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  • The Death of the Bogeyman August 22, 2017

    Author: Beach Combing | in : Contemporary, Modern , trackback

    The bogeyman was the monster conjured up by parents in times gone by to terrify their children. Here is a paragraph published in Britain in 1887 by some frightful progressive. Boggard is a local Yorkshire version of the same and the writer gives a good sense of how bogey was deployed.

    It was a common practice of parents when their little ones were naughty to tell them there was a black boggard up the chimney, or coming down to fetch them; also for them to make noises in secret, or knocks, said to be ‘Tom knocker’, to intimate the presence of boggards; or to shut up their children in cellars and other dark places for the black boggards to take them. No one can tell the sufferings from fright experienced by thousands of little ones under the impression that they were going to be fetched by some ugly monster or malicious ghost. It is possible that some remnants of this worse than barbarous custom may still be practised by some parents; if so, they little know the dangerous effects and the demoralising influence of such, as it is a species of falsehood which their children, sooner or later, will discover, when less reliance will be placed on their parents’ words, after finding out how they have been imposed upon by bogus boggards.

    The bogeyman certainly survived late Victorian parents, at least in the British Empire. Children were still trembling about him in Newfoundland after the Second World War when John Widdowson recorded parents keeping their kids in line with recourse to Jack the Ripper and Springheel Jack. However, poor old Bogey’s days were numbered. Here is another troublemaker, Dr. Spock, who all but legislated on bringing up children in postwar America.

    Naturally you should never threaten a child with bogeymen or policeman or the devil. Avoid films and frightening T.V. programmes and cruel fairy stories. The child is scared enough of his own creations.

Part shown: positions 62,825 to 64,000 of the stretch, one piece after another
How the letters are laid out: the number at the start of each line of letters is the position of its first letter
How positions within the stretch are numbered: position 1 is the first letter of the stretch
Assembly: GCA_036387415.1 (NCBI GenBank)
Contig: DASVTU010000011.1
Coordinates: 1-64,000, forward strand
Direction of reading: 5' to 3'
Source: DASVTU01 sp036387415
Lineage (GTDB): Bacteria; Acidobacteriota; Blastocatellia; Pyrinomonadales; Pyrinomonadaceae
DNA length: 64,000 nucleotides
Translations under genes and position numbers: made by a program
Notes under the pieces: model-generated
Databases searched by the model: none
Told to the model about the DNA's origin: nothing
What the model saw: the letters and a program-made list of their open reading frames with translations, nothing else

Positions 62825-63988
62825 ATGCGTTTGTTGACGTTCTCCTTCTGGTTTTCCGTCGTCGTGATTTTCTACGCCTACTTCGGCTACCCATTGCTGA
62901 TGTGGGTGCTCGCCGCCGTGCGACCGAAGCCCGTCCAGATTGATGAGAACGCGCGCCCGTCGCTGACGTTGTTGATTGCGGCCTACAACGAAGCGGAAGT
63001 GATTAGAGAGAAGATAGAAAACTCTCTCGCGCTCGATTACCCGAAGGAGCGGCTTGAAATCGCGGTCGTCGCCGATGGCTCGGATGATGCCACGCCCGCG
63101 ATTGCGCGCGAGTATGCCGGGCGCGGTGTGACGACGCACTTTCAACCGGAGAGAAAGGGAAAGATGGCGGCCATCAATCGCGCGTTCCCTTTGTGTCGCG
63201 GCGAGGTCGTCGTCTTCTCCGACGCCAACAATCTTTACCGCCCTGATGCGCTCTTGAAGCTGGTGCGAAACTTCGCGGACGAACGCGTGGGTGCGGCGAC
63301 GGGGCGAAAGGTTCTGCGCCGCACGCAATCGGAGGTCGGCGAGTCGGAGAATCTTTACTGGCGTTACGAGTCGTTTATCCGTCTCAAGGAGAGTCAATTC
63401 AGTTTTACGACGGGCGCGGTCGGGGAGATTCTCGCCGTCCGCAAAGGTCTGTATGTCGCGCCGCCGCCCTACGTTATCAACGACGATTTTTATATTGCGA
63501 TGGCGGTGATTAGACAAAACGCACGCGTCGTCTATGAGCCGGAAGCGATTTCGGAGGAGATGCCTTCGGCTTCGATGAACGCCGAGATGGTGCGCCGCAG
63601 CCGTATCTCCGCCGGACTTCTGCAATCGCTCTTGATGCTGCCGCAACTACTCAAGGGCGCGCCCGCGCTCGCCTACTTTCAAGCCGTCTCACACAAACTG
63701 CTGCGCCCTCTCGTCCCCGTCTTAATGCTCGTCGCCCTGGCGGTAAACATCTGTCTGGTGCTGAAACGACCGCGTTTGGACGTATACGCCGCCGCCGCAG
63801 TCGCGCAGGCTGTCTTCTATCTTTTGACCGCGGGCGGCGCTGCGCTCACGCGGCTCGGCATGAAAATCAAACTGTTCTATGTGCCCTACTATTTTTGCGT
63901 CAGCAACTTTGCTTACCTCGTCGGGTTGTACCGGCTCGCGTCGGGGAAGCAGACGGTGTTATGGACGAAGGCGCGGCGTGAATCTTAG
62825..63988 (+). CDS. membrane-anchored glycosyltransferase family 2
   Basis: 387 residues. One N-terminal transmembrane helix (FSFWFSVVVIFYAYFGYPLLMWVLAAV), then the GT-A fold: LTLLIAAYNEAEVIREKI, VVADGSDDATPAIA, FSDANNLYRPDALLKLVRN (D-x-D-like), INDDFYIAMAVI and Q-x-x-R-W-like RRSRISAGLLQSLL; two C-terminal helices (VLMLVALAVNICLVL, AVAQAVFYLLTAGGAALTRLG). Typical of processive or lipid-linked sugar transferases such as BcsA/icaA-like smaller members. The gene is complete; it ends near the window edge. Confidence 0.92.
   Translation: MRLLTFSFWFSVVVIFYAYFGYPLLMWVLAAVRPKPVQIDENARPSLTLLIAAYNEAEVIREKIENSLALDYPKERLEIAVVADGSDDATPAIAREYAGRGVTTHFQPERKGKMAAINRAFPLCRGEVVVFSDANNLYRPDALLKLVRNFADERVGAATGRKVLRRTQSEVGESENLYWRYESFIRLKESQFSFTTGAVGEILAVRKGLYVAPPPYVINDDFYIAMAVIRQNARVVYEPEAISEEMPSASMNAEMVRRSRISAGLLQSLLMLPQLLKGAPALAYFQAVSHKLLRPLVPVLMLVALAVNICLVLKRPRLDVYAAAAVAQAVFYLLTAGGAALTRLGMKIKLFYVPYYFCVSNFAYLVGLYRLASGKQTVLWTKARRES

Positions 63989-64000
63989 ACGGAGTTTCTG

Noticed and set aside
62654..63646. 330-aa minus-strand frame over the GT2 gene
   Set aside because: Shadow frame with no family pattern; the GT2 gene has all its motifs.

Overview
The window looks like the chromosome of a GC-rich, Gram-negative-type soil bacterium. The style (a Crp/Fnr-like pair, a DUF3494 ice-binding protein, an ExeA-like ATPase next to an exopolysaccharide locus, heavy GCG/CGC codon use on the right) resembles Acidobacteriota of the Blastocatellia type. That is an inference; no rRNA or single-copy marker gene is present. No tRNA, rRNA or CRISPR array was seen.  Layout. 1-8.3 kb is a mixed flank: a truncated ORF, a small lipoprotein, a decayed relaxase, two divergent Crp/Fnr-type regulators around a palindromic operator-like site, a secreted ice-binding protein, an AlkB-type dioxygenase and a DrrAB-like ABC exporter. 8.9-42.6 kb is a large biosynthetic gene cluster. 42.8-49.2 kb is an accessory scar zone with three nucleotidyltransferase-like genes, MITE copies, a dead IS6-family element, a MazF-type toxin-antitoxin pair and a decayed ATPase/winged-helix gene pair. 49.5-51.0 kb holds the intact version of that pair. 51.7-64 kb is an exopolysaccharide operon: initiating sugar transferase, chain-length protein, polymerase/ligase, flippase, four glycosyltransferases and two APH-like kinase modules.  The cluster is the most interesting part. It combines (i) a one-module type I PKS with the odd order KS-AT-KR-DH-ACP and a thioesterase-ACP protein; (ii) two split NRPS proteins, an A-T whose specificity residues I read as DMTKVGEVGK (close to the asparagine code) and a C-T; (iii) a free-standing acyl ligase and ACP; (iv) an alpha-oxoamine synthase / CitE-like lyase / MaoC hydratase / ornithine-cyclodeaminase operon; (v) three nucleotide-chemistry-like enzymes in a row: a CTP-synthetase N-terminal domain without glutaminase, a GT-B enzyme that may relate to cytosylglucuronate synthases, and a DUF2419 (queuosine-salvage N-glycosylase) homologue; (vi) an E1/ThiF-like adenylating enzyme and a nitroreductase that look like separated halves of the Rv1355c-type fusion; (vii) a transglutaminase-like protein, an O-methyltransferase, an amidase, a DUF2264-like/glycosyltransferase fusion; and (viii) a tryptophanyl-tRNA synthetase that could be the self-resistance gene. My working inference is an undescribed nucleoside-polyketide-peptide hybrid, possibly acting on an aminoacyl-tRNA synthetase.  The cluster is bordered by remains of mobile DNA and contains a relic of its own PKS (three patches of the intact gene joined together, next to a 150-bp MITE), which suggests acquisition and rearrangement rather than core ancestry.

And, boom, he was gone. Bogey, the shadow at the door, ‘the destroyer of (nursery) worlds’, hobbled off to a cut price pension, his supernatural dignity in tatters. But when exactly was he removed from circulation? Well,  we have some stats to blind you with. In 1970 John and Elizabeth Newson published their Four Year Olds in an Urban Community. Only about one percent of the parents they had talked to in Nottingham, in the English Midlands, used bogeymen to scare their children. A tradition going back to the Savannah was disintegrating.

    Or was it?

    In the same year A. E. Green gave a paper in which he claimed that about half of grammar school boys he had interviewed in nearby Leeds had been scared by bogeymen as young children. As Sandy Hobbs and David Cornwell point out (in their excellent ‘Hunting the Monster with Iron Teeth’. Monsters with Iron Teeth: Perspectives on Contemporary Legend 3, 1980, 115-137) the discrepancy is easily explained. Parents did not want to admit to outsiders that they still beat their children with bogey. He had a subterranean existence then, but that shame the parents felt was the sign that it really was all over. Like smacking and smoking at kids’ birthday parties, bogey was on his way out.

    Other dates for the death of bogey: drbeachcombing AT yahoo DOT com